Millennials are moving away from the big blue cities like NYC, LA, Chicago and San Francisco because they can't afford to live there. But as The Atlantic's Derek Thompson notes, they're moving to bluer urban areas of red states, and that's starting to affect voting patterns in places like NC, Florida, Georgia and Texas.
These movers are U-Hauling to ruddier states in the South and West. The five fastest-growing metros of the past few years—Dallas, Phoenix, Houston, Atlanta, and Orlando, Florida—are in states won by Trump. The other metro areas with a population of at least 1 million that grew by at least 1.5 percent last year were Las Vegas; Austin, Texas; Orlando, Florida; Raleigh, North Carolina; Jacksonville, Florida; Charlotte, North Carolina; San Antonio; Tampa, Florida; and Nashville, Tennessee. All of those metros are in red or purple states.
It’s not just liberals moving to the South. After all, movers to Florida are often retirees who fit squarely in the Fox News demo, and some of the people moving from California to Texas are conservatives. But today’s domestic migrants are often college graduates of the exceeding liberal Generations Y and Z. “The current migration to these suburbs is mostly people in their 20s and 30s, or Millennials, who are more diverse and liberal than the rest of the population,” said William Frey, a demographer at the Brookings Institution. According to his research, Americans ages 20 to 40 are three times as likely to move as people ages 50 to 70.
This drip-drip-drip of young residents trickling down into red-state suburbs is helping to turn southern metros into Democratic strongholds. (Of course, migration isn’t the only factor pushing these metros leftward, but more on that later.) In Texas, Democrats’ advantage in the five counties representing Houston, Dallas–Fort Worth, San Antonio, and Austin (the “Texas Five” in the graph below) grew from 130,000 in the 2012 presidential election to nearly 800,000 in the 2018 Senate election.
In Arizona, from 2012 to 2016, Democrats narrowed their deficit in Maricopa County, which includes Phoenix, by 100,000 votes. Two years later, in the 2018 Senate election, the county swung Democratic, with Democrats gaining another 100,000 net votes.
In Georgia, from the 2012 presidential election to the 2018 gubernatorial elections, the four counties constituting most of Atlanta and its suburbs—Fulton, DeKalb, Cobb, and Gwinnett—increased their Democratic margin by more than 250,000.
What’s remarkable about these changes isn’t just their size, but their resemblance to Trump’s 2016 margins. Trump won Texas in 2016 by 800,000 votes. He won Arizona by 90,000 votes. He won Georgia by 170,000 votes. If these states’ biggest metros continue to move left at the same rate, there is every reason to believe that Texas, Arizona, and Georgia could be toss-ups quite soon.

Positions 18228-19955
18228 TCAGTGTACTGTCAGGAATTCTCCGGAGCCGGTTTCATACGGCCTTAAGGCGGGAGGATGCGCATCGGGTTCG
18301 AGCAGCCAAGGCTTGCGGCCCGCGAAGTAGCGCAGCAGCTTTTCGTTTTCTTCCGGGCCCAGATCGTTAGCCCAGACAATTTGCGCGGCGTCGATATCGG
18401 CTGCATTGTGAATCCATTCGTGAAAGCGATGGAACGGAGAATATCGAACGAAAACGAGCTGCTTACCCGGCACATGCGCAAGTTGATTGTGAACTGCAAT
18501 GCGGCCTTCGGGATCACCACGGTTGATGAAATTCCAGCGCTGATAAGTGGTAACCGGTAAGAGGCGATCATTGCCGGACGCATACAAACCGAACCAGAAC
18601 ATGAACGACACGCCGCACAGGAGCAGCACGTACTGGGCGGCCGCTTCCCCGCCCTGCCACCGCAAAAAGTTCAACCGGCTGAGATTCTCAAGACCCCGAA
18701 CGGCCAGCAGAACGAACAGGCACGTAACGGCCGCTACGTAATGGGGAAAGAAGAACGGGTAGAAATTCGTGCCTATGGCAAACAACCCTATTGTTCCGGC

As noted above, migration isn’t the only reason southern metros might be shifting to the Democratic Party: Longtime residents may be switching parties in response to Trump, for instance. Republicans have likely hurt themselves by moving further to the right to galvanize their white exurban and rural base, even as their support has thinned in the suburbs and among working-class white women.
But domestic migration is key. Just look at Texas. CNN exit polls for the state’s 2018 Senate election showed that Beto O’Rourke was buoyed by recent movers, winning more than 60 percent of those who had moved to Texas within the past 10 years. At current migration rates, the “Texas Five” counties could easily add another 200,000 votes from 2016 to 2020, putting more pressure on Trump’s margin in the state. A September poll conducted by Univision and the University of Houston found the top-six Democratic presidential contenders all leading Trump in Texas.
Outside of national elections, the blue flood of the Sun Belt could have other political implications, such as more showdowns between blue cities and red states. As The Atlantic’s David Graham has argued, North Carolina’s GOP-led general assembly has waged war against liberal cities such as Charlotte—for instance, by reversing a local ordinance that banned discrimination against LGBTQ people. This sort of state-city showdown could become a regular feature of southern politics. In the past six months, both the Dallas Morning News and the Dallas Observer have run features bemoaning the Californication of northern Texas, with the former noting that “conservatives fear these domestic migrants will bring with them a liberal ideology that would disturb the Texas way of living.”
In 2020, the big three presidential battleground states are no longer Florida, Pennsylvania and Ohio, but Florida, NC, and Wisconsin. Pretty soon, maybe by 2024, that's going to be Florida, Texas, and Georgia.
But don't count out Rust Belt states either. Minnesota, Michigan, Pennsylvania and Wisconsin, and yes, even Ohio, remain important states that Democrats are going to have to find a way to compete in. But they're starting to get a hand from people leaving California and New York for places like Columbus, Philly, Detroit, Madison, and the Twin Cities. Even Iowa and Kansas are getting bluer.
Turns out blue megatropolis areas and their terrible housing markets are actually the thing Democrats needed to be competitive in the Sun Belt and Rust Belt. Who knew?
But don't worry too much about California. Their Republicans are heading for the hills anyway.